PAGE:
Upon checking in for our Ibiza flight, as we were flying with Ryan Air, I was required to bring a paper booking confirmation, to be stamped by Ryan Air, and to be issued a paper boarding pass at the airport. This is a requirement for all Australian passport holders, irrespective of COVID and/or whether or not you are a UK resident. If you don’t do this, Ryan Air will charge you approx £50 at the boarding gate for the privilege. I want to say Ryan Air has to make their money somehow, but as the Ryan Air flights cost us more than double the return flight with British Airways, this isn’t strictly true.

I approached the Ryan Air counter with some trepidation, as I had read on a different online forum of an Australian flying to Spain the day prior being denied by Ryan Air because they didn’t believe the air-bridge applied to non-UK or EU citizens (despite her having a British residence permit). After a number of frantic phone calls at her (and Ryan Air’s end), the situation was resolved. Lo and behold, upon presenting my passport, the Ryan Air clerk took one look and said ‘everything should be ok, but let me just check’ and disappeared into a hole in the wall. Ten minutes later he was back, but his unexplained absence suggests it would be wise to keep track of what your visa/passport will and won’t entitle you to come check-in.

Prior to entering Greece, all travellers are required to complete a passenger locator form (PLF) 48 hours in advance. This leads to the generation of a QR code which is emailed to you at 12AM on the date of your flight (10PM London time). The barcode attached to the QR code determines whether or not you will need to undergo a swab test upon arrival in Greece. Now that this system has been in place for a few weeks, travellers have determined that if your barcode begins with a ‘4’ you will not be required to undergo testing, however if it begins with a ‘7’, you will. Various iterations of this have been discovered, but it seems generally that if your barcode begins with an even number you will not be tested and the opposite stands for odd numbers.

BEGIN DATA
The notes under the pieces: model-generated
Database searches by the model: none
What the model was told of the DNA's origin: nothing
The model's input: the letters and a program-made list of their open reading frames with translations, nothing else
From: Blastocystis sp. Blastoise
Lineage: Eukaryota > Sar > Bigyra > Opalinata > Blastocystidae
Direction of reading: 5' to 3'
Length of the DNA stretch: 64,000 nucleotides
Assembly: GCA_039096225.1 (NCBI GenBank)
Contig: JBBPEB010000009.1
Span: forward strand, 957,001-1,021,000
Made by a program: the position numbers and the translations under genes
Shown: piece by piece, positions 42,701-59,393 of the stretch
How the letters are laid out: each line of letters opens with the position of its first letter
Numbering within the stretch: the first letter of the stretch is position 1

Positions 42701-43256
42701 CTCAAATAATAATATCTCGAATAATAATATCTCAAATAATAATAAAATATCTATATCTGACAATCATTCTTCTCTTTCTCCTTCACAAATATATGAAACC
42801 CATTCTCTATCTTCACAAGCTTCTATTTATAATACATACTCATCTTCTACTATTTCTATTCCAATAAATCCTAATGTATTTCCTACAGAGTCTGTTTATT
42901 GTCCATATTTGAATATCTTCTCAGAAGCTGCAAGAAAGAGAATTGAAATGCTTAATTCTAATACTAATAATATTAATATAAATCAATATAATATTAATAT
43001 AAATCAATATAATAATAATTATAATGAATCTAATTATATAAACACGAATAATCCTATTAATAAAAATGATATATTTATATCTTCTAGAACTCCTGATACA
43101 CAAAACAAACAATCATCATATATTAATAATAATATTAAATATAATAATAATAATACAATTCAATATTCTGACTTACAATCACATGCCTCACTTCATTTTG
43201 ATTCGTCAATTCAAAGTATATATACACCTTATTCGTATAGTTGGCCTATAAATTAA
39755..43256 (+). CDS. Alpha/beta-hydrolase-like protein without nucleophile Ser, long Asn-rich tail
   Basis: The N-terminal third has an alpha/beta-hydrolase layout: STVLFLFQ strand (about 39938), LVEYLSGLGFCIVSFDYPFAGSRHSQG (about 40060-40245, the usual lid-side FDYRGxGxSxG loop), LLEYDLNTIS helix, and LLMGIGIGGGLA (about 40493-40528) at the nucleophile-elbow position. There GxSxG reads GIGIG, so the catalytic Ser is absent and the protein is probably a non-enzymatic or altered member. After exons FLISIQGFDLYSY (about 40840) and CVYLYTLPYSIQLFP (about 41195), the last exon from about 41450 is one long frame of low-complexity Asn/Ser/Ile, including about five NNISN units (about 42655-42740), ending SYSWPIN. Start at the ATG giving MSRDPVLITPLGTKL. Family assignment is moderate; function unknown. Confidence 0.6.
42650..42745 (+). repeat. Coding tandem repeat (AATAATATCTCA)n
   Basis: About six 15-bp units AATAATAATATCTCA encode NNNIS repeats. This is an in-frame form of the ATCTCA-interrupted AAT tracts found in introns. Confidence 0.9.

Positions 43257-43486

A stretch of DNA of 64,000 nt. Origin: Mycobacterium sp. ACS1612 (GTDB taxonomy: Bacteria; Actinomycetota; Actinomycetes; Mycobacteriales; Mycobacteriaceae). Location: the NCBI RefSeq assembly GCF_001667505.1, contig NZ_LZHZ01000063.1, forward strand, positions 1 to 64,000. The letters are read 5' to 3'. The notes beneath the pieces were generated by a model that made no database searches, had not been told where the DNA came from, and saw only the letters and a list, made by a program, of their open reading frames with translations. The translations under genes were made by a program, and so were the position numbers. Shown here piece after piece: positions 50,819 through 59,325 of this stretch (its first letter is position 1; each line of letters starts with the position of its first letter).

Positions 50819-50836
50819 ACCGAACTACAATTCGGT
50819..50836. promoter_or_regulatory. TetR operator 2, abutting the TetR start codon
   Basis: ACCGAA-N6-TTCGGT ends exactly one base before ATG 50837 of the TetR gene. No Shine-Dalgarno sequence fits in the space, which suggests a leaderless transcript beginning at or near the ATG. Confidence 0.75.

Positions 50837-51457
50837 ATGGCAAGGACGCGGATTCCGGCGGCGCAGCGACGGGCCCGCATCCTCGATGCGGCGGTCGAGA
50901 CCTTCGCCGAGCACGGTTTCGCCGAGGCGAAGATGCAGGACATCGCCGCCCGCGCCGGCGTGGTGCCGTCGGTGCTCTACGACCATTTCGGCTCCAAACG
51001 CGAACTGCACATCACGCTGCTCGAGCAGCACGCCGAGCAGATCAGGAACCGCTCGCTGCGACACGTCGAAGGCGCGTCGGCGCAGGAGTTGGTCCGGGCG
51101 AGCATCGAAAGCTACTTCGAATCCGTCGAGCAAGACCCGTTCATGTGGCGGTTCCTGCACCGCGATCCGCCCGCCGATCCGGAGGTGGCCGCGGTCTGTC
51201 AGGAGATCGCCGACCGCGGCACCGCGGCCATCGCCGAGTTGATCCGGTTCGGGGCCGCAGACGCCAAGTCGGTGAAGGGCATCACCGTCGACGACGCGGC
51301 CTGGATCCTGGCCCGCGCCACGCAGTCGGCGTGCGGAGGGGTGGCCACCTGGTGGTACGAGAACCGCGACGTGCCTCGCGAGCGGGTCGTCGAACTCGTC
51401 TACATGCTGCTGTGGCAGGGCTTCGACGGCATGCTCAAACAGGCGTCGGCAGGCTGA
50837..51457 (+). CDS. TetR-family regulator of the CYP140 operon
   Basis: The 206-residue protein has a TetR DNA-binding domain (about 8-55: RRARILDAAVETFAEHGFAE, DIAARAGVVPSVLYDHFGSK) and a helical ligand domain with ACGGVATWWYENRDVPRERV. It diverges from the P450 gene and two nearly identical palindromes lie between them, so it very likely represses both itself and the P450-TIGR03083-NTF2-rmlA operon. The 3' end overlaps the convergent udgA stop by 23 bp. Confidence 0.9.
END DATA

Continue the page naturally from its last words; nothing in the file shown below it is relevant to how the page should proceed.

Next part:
For this reason, you are not able to check in online for flights to Greece, as the airline requires you to present the QR code at the airport in order to allow you to board the flight. This slows the check-in process at the airport considerably, so worth getting there early. A number of people were refused entry to check-in as they had not completed the QR code.